It was no doubt on account of this spirit of deluded self satisfaction, in which next morning he accompanied the ambassadors of Balak, that "God's anger was kindled because he went," * and that "the angel of Jehovah stood in the way for an adversary against him" - significantly, the angel of the covenant with a drawn sword, threatening destruction. The main object of what happened to him on the journey was, if possible, to arouse Balaam to a sense of his utter ignorance of, and alienation from Jehovah. And so even "the dumb ass, speaking with man's voice, forbad the madness of the prophet" (2 Peter 2:16).
* Literally, "because he was going." Keil rightly points out that the use of the participle here implies, that God's anger was kindled by the spirit and disposition in which he was going, rather than by the fact of his going.
We know, indeed, that animals are often more sensitive to the presence or nearness of danger than man - as it were, perceive what escapes our senses. But in this case the humiliating lesson was, that while the self-satisfied prophet had absolutely seen nothing, his ass had perceived the presence of the angel, and, by going out of the way, or falling down, saved the life of his master; and that, even so, Balaam still continued blinded, perverse, and misunderstanding, till God opened the mouth of the dumb animal, so that with man's voice it might forbid the madness of the prophet. To show Balaam himself as he really was, and the consequences of his conduct; and to do so in the strongest, that is, in this case, in the most humiliating manner, such was the object of the apparition of the angel, and of the human language in which Balaam heard the ass reproving him.*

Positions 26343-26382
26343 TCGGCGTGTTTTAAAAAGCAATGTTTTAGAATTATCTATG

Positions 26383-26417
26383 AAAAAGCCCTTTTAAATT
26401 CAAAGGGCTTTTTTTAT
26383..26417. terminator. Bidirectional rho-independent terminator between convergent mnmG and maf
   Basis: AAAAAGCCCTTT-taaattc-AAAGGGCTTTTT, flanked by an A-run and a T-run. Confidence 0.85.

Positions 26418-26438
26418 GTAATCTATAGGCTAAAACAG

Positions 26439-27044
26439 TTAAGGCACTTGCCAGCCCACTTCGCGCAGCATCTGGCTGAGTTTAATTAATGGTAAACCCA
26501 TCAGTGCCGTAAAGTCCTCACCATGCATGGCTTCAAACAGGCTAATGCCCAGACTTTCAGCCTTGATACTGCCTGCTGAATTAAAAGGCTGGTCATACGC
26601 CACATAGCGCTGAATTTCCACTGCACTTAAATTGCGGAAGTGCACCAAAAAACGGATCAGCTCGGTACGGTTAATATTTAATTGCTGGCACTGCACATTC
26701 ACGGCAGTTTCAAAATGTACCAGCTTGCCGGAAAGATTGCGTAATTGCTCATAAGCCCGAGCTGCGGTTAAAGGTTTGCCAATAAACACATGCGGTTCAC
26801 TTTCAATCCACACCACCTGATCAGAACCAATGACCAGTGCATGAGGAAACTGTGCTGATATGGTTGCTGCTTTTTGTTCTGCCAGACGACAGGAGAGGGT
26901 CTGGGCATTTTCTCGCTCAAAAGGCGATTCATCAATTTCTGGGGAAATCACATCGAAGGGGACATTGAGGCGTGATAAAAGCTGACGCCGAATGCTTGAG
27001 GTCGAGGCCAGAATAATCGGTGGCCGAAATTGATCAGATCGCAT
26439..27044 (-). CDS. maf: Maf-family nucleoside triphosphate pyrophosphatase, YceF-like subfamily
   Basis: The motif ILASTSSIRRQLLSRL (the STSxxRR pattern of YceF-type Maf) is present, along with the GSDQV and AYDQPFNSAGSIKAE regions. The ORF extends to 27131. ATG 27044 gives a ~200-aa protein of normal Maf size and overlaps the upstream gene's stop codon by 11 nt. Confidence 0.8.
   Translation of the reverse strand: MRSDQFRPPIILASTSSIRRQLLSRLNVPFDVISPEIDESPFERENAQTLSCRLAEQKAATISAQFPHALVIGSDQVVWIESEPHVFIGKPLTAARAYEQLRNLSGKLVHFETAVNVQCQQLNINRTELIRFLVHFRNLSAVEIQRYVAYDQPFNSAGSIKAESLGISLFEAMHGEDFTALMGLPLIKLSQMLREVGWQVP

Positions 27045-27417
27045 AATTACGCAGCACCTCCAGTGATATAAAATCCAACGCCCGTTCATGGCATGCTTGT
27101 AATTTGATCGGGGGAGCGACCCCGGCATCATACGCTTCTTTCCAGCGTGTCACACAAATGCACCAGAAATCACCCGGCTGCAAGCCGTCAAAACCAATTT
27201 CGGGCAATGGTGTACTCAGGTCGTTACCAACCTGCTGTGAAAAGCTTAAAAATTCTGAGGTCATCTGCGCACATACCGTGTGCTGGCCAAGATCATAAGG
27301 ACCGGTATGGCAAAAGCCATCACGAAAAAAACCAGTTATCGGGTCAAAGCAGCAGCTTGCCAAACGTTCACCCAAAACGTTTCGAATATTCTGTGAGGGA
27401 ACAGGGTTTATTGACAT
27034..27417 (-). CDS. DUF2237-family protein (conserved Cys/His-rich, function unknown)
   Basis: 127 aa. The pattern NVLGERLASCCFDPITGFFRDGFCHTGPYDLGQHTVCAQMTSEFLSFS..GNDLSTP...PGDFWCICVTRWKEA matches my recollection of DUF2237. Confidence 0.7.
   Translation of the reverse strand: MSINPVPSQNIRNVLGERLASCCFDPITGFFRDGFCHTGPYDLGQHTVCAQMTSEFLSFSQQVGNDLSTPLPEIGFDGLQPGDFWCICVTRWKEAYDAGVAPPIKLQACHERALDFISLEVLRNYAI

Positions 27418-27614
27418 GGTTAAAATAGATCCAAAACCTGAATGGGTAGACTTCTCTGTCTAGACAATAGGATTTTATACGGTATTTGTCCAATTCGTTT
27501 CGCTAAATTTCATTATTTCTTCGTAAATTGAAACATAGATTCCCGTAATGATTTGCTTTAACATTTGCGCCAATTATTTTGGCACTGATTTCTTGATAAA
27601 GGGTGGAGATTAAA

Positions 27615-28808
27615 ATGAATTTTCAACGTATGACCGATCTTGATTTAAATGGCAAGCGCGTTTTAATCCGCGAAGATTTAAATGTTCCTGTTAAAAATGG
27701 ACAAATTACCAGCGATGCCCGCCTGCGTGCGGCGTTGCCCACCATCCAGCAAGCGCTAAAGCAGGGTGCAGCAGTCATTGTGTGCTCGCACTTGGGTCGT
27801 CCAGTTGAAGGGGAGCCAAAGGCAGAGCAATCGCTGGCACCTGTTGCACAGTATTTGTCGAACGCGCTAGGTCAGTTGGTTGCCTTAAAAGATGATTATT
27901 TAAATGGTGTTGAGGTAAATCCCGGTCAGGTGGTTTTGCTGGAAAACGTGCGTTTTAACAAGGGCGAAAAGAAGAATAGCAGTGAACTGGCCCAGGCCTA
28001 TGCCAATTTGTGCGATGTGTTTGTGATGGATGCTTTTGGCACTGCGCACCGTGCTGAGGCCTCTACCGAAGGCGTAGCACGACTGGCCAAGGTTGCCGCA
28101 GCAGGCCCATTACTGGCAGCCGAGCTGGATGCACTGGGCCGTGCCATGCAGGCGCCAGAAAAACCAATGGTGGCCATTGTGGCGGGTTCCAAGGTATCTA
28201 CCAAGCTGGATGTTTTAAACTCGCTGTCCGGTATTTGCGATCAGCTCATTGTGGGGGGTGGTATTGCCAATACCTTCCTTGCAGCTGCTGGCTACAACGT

* This is not the place to enter into critical discussions. The great matter is to understand the meaning and object of this narrative, in whatever manner the "man's voice" may have issued from the "dumb ass," or the human language have reached the consciousness of Balaam.
But even this produced no real effect - only an offer on the part of Balaam to get him back again, if it displeased the angel of Jehovah (22:34). The proposal was as blundering, and argued as deep ignorance, as his former readiness to go with the ambassadors. For the question was not simply one of going or not going, but of glorifying God, and acknowledging the supremacy of His covenant-purpose. Balaam might have gone and returned without doing this; but Jehovah would now do it Himself through Balaam. And already the elders of Moab and Midian had hurried on along with Balaam's own servants, to announce the arrival of the prophet. Presently from the lonely, terrible interview with the angel was he to pass into the presence of the representative of that heathenism against which the drawn sword in the angel's hand was really stretched out.